Learning UX: Familiar Concepts from Graphic Design

I believe there is a distinct correlation between graphic design and user experience design.

A graphic designer can take components of information to create a compelling design. Whether it’s: packaging, publications, marketing, or digital — they analyze certain aspects before “launching the product.”

Similarly, UX designers thrive off of user testing and research. The two diverge with the design’s intent.

Graphic Design Intent:

Create based on the client’s wants.

Visual designs can be straightforward. The message is clear, visually communicating its purpose. However, I’ve worked on projects that didn’t work graphically but it’s what the client requested. They had a preexisting notion of what they expect to see.

UX Design Intent:

Empathize the user’s needs.

There are multiple solutions with user experience but the best solution comes from a need. User testing eliminates any bias the designer might have.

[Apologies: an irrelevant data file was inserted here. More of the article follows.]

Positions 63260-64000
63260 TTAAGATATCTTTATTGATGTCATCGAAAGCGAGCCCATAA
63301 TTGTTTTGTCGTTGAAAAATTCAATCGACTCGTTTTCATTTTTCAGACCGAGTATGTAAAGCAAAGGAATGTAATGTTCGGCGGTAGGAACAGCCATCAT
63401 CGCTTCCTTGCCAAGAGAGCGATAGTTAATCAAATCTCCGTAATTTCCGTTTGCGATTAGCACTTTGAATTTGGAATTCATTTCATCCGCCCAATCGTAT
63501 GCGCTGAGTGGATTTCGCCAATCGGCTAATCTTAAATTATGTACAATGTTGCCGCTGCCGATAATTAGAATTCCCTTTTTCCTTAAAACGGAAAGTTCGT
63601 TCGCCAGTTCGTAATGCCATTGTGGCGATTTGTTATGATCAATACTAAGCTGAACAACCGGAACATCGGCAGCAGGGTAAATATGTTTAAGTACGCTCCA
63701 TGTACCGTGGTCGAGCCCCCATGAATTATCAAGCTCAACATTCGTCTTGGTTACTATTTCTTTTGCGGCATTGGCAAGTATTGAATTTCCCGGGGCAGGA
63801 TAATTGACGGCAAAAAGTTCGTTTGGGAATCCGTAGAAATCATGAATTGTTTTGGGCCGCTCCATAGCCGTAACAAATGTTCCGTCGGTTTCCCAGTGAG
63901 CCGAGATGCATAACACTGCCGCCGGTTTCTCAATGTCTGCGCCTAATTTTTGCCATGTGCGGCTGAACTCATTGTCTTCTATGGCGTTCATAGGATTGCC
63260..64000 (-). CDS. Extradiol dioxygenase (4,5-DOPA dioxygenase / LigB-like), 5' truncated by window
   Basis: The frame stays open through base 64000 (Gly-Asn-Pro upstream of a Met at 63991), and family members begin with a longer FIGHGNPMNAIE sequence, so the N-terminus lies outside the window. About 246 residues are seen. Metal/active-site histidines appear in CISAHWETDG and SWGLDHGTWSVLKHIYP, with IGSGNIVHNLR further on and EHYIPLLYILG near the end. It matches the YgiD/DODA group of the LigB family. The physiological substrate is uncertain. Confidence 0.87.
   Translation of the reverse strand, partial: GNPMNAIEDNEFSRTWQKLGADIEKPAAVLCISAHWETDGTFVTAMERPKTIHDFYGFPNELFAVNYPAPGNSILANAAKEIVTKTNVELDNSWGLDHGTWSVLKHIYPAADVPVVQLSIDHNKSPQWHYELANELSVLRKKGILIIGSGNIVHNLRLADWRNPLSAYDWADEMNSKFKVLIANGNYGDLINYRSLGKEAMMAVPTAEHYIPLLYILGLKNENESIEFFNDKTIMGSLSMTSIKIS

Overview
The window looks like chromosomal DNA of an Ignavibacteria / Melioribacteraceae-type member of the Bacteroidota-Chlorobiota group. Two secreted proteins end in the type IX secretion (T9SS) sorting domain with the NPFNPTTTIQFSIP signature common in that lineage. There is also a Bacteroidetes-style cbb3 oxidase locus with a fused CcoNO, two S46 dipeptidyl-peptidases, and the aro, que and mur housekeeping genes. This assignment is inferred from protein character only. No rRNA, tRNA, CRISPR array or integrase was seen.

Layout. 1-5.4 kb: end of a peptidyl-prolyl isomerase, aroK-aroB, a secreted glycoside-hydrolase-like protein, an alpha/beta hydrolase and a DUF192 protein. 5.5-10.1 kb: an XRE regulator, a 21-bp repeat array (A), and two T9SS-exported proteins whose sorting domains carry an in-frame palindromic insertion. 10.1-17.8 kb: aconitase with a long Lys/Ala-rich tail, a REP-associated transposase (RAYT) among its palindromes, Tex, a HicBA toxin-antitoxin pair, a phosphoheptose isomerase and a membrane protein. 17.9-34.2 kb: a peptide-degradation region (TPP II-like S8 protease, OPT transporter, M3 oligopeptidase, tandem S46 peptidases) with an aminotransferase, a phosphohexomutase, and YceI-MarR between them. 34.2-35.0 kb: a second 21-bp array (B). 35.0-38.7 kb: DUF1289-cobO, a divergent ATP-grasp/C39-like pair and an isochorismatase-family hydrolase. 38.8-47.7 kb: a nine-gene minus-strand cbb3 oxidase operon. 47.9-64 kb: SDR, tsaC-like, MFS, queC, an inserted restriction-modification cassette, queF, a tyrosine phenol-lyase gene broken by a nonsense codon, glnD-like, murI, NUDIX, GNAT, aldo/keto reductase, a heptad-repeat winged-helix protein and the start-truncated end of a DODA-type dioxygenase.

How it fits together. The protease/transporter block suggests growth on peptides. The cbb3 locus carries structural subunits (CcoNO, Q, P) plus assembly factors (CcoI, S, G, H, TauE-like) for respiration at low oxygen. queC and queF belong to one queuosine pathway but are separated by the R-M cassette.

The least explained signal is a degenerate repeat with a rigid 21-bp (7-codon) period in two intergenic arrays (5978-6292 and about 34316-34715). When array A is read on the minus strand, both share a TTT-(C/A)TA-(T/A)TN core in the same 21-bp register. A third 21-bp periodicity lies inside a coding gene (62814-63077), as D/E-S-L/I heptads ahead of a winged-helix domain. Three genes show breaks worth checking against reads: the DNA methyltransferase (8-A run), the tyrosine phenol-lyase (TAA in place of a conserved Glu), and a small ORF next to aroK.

Each side relies on competitive analyses, target audience, thumbnail concepts, and storyboarding. Instead, vocabulary is interchanged with user testing, brainstorming/ideation and user flows.

This idea helped me understand UX design in a linear way by comparing the differences of designing for myself versus for the user. It’s easy to graphically design with my originality in mind but the real test of a designer comes from empathizing with the audience — or in this case the user.

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